Peter

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Peter,

I didnít look at the ingredient list on the King Arthur cake flour blend until after I did the gluten mass test and then posted my results.  I didnít even know King Arthur made another kind of cake flour, until you posted about the Guinevere cake flour.  I also have no idea if the cornstarch in the blend made the gluten test less reliable or not, but the water did run clear.

Norma

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I did a gluten mass test on the GM Full Strength flour this morning since I have some of that flour now, before I do a gluten mass test on the Ultragrain flour.  I used the same methods as before in using cold running water until the water ran clear.  The cold running water method took about 23 minutes.  The weight of the gluten mass test on the GM Full Strength flour was 76.23 grams, or when the scale was changed to ounces it weighed 2.689 ounces.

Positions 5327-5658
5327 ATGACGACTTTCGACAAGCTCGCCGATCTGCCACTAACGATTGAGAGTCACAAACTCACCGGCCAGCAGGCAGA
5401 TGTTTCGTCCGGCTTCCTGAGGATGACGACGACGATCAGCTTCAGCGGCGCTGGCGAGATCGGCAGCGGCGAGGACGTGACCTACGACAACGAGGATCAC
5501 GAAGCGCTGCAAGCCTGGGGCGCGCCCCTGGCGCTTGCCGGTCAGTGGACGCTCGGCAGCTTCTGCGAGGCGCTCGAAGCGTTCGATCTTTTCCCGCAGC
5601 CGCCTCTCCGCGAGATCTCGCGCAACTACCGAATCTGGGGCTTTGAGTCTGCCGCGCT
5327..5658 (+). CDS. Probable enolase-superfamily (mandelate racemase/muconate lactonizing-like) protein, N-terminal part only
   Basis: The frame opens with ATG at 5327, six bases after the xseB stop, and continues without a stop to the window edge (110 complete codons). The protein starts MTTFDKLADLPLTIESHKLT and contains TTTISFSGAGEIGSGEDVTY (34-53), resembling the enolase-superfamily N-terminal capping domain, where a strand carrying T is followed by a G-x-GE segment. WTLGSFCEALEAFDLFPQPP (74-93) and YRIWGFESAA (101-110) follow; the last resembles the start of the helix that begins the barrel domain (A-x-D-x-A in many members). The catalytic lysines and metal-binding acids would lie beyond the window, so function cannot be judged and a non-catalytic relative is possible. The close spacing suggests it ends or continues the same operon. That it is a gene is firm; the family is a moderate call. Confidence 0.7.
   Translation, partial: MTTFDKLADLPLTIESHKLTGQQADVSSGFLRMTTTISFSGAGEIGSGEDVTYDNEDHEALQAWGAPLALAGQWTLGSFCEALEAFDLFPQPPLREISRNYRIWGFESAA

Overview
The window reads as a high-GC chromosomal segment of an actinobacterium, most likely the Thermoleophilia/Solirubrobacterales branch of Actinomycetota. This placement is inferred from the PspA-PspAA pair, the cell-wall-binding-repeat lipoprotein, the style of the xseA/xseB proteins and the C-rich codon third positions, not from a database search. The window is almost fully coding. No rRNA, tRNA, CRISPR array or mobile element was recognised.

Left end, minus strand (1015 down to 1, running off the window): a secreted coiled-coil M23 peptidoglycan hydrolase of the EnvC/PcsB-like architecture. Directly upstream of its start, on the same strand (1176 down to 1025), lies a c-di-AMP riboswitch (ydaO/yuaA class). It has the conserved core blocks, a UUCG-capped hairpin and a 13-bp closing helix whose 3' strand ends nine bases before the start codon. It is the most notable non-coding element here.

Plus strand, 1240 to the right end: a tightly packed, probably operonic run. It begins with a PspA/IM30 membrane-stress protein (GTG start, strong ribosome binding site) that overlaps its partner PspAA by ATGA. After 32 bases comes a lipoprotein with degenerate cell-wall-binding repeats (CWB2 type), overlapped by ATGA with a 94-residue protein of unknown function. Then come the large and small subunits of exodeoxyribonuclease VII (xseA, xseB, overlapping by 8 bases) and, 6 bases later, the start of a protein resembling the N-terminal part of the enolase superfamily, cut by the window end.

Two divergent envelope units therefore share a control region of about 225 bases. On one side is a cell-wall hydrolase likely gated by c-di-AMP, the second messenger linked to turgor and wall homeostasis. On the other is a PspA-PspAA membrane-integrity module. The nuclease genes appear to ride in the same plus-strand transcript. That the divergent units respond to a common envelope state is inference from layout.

Norma

Online Pete-zza

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Norma,

Thank you for doing the gluten mass test on the General Mills bromated and bleached Full Strength flour. I have added it to the Master gluten mass list, as noted below.  

Master Gluten Mass List (as of 4/27/12)
KASL (King Arthur Sir Lancelot): 4.1 ounces, or 116.235 grams (14.2 +/- 0.2% protein)
All Trumps (bromated, bleached): 3.81 ounces, or 108 grams (14.2 +/- 0.3% protein)
Power (Pendleton): 3.8 ounces, or 107.73 grams (13.0 +/- 0.3% protein)
Kyrol (bleached, bromated): 3.74 ounces, or 106 grams (14.0 +/- 0.3% protein)
ADM Gigantic: 3.42 ounces, or 96.89 grams (14.0 +/- 0.3% protein)
GM Full Strength (bromated, bleached): 76.23 grams, or 2.689 ounces (12.6 +/- 0.3% protein)
Occident (ConAgra): 2.7 ounces, or 76.55 grams (12.4% protein)
KABF (King Arthur Bread Flour): 2.68 ounces, or 75.978 grams (12.7 +/- 0.2% protein)
Caputo 00 Rinforzato: 2.66 ounces, or 75.43 grams (12.5 +/- 0.5% protein)
Caputo 00 Pizzeria: 2.54 ounces, or 72.12 grams (11.5-12.5% protein)
Mondako (bleached, Pendleton): 2.354 ounces, or 66.75 grams (12.0 +/- 0.3% protein)
Better for Bread (aka Harvest King): 2.306 ounces, or 65.3751 grams (12.0 +/- 0.3% protein)
KAAP (King Arthur All-Purpose): 2.297 ounces, or 65.11995 grams (11.7 +/- 0.2% protein)
Ceresota All-Purpose: 2.114 ounces, or 59.93 grams (12% protein)
Caputo Extra/Blue 00: 2.06 ounces, or 58.38 grams (11 +/- 0.5% protein) (Note: expiration date of flour = 2010)